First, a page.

Corinth

Fillmore

fillmore

I seem to be on a Corinth kick lately. For some reason, I sit down to write and my head suddenly fills with stories and memories of Corinth. Thankfully I have a few pictures to coincide with the things I want to write about. Or maybe it's the other way around.

Regardless, I ran across this picture last night and decided it was ripe for some attention.

Growing up in Corinth, it seemed that everything revolved around Fillmore Street. It's where most of us lined the sidewalks to watch the Corinth High School Homecoming Parade, as well as Corinth's Christmas Parade. Corinth's one and only public library is on Fillmore Street. Across from the library you have the First Baptist Church. For years, the best clothing stores in town were on Fillmore - The Hammond House, Reid Bros. and James Lindsey. When I was a young kid, the post office was downtown on Fillmore. The oldest jewelry store in Corinth, Wait's, was across Fillmore from Reid Bros. Further down from there, you have Hamburger Harold's. And Corinth's first "premier" bed and breakfast, the General's Quarters, is on Fillmore, as well.

My family also had personal ties to Fillmore. It's where the family business, J. R. Laughlin & Sons, had its office in a civil war era house. We eventually turned the office back into a house and moved into it in 1987. My friend, Sarah Lyle Coleman, lived across the street. I went to church a block or so down from our house at the First United Methodist Church. My father worked at Reid Bros. on Fillmore when he was in high school. My great uncle, as well as my great grandfather, worked for the railroad, and the depot was downtown off Fillmore Street.

To some of you, all of this means nothing. I totally understand...I'm really just talking about some street that runs through the middle of some small southern town. Ok. Great. So what?

But to those of us that are from Corinth and spent our formative years there...to those that are still there...Fillmore Street, in my opinion, is much more than just a street. I think it represents perseverance, in a way. Corinth has seen its fair share of hard times over the years, as most small towns have. Every time I go back to visit, it seems that yet another business has either moved or closed all together. Many of the businesses on Fillmore have done just that. But the traditions haven't. And to those of us that find pleasure in remembering the way things used to be, those memories in some ways keep the flame burning...they are so vivid that it's almost like things never changed.

Change is inevitable. I understand that. We all do. But I find comfort in the fact that at any point in time, I can go back to Corinth and drive down Fillmore Street and despite how much things have changed, in some ways they actually haven't. I can't wait for my kids to one day watch the Christmas Parade and anxiously wait for Santa to appear at the end on the last float. To watch as they scramble into the street to grab candy that's been thrown from a car or a float or even Santa himself. I can't wait to see Sloane staring in awe at the Corinth cheerleaders in the homecoming parade...or for Hunter, Miller and Bates to watch the Warriors run onto the field at the beginning of the homecoming football game later that night.

I'll most definitely be making a trip to Corinth soon and can't wait to pay ol' Fillmore a visit...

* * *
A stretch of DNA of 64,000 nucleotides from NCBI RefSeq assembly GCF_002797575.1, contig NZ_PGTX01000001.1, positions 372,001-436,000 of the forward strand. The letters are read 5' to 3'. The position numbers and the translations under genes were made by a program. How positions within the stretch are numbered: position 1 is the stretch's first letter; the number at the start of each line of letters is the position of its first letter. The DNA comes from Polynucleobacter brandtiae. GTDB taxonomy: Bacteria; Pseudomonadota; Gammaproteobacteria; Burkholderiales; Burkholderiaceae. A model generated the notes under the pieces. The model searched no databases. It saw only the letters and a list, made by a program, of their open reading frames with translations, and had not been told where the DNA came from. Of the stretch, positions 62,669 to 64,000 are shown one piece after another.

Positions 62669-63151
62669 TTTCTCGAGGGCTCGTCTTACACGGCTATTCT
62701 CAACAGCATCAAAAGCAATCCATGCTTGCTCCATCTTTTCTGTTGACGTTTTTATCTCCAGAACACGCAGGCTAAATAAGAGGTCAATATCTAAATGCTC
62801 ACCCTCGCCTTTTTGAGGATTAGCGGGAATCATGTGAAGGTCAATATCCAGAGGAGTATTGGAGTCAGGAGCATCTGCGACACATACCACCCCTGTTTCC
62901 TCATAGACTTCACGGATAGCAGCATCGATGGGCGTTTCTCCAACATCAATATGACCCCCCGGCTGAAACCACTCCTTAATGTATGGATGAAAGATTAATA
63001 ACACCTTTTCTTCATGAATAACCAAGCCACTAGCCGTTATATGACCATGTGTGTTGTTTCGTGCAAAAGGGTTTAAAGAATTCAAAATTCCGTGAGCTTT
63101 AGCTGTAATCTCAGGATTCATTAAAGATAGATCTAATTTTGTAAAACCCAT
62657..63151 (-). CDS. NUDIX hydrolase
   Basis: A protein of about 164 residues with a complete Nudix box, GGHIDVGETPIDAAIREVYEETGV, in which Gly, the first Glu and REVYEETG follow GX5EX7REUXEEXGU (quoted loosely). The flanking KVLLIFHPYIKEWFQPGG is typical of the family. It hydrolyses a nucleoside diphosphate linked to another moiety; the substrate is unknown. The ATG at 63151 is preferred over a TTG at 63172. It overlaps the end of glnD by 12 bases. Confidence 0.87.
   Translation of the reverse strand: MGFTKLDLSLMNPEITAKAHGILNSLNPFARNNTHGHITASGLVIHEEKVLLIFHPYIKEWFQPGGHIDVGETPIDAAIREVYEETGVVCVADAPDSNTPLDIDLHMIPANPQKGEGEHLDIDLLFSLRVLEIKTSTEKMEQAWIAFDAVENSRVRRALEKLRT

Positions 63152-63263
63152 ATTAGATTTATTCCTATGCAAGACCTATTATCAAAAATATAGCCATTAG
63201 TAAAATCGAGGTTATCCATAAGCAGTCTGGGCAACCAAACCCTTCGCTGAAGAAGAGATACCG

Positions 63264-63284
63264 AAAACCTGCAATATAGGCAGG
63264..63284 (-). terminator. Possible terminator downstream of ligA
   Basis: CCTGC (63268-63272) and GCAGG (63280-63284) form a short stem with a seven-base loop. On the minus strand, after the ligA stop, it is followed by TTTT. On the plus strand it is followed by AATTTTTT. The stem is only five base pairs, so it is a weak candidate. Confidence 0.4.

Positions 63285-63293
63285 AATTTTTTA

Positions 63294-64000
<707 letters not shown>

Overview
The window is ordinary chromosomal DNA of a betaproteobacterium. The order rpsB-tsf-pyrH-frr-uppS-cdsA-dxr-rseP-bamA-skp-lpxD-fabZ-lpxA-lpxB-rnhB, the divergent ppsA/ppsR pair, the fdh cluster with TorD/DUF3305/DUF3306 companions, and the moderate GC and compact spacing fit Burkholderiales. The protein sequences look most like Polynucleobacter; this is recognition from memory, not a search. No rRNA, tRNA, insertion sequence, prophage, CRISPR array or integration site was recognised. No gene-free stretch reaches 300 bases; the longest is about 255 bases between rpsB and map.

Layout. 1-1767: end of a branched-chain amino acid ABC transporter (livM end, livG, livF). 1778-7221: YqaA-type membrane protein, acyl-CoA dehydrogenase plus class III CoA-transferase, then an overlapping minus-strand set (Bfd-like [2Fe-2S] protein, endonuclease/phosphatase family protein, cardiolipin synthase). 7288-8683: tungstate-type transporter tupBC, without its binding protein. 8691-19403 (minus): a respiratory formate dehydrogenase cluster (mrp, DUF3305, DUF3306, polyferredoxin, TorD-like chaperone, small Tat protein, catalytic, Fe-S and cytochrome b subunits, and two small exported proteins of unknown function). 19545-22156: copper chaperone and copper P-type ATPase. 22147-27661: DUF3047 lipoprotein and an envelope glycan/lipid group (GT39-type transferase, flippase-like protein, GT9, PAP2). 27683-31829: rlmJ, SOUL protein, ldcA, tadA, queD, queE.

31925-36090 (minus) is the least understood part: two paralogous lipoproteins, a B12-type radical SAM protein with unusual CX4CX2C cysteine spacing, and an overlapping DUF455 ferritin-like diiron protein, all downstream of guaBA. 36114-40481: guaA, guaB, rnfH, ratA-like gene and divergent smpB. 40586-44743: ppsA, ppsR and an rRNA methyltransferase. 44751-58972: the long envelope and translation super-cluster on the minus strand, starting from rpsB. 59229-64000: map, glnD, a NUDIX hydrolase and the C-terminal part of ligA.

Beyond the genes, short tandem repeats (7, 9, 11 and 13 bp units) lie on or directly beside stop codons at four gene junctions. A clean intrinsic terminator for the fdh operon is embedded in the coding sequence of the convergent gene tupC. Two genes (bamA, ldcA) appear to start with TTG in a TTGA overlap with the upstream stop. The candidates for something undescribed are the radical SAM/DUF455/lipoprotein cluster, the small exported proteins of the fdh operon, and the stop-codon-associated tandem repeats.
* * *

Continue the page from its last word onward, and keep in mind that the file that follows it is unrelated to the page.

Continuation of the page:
Hamburger Harold's

harold

Anyone that knows anything about Corinth, Mississippi will tell you that if you're looking for the best burger in town, no establishment can touch Hamburger Harold's. But that doesn't just apply to burgers. If you have a sweet tooth and you have a weakness for pies, Harold's wife, Peggy, makes the most delicious pies in North Mississippi.

As a kid, I remember hearing stories about how all the businessmen in town would meet there in the mornings before work. They'd sit around tables and drink coffee and catch-up on all the Corinth business happenings. Over the years, Corinth's downtown area thinned out, as businesses relocated to different parts of town. I remember when the big shift happened, and it was quite a change. But Hamburger Harold's remained just as busy and in-demand as ever. I think that is a testament to Harold and Peggy and the effort they put into running the place.

2009 marked the 50th anniversary of Hamburger Harold's. At the time, I was involved in a new media venture with two friends called AllSouth Networks. We produced short-form videos about the people, places and things that make the South such an interesting and unique part of the country. We actually produced a few different films about Corinth, but the one we did on Hamburger Harold's is most definitely my favorite...

Hamburger Harold's from Jake Laughlin on Vimeo.

In June of 2011, Harold Smith passed away at the age of 82. He was a veteran of the Korean War. He was a husband of 53 years to Peggy. He was a father. A grandfather. And a great grandfather. He was one hell of a man who loved his country, his family, his friends and his customers. I'm extremely proud of our film because it captured the magic that happened the minute you walked in Hamburger Harold's. Our films aimed to capture that magic and preserve it, because nothing lasts forever.

I hope you enjoy it as much as we enjoyed making it and seeing it come to life.

And for those of you that never got the chance to meet Hamburger Harold, you definitely missed out.

There's no doubt in my mind, however, that he's up there in Heaven with his apron on and his spatula in his hand...flipping burgers and slinging biscuits faster than they can handle...